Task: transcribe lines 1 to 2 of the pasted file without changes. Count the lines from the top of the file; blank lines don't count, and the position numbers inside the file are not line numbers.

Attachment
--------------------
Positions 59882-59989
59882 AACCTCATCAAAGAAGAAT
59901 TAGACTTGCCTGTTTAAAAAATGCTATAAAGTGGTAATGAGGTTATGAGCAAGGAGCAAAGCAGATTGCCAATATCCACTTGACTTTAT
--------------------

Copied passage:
Positions 59882-59989
59882 AACCTCATCAAAGAAGAAT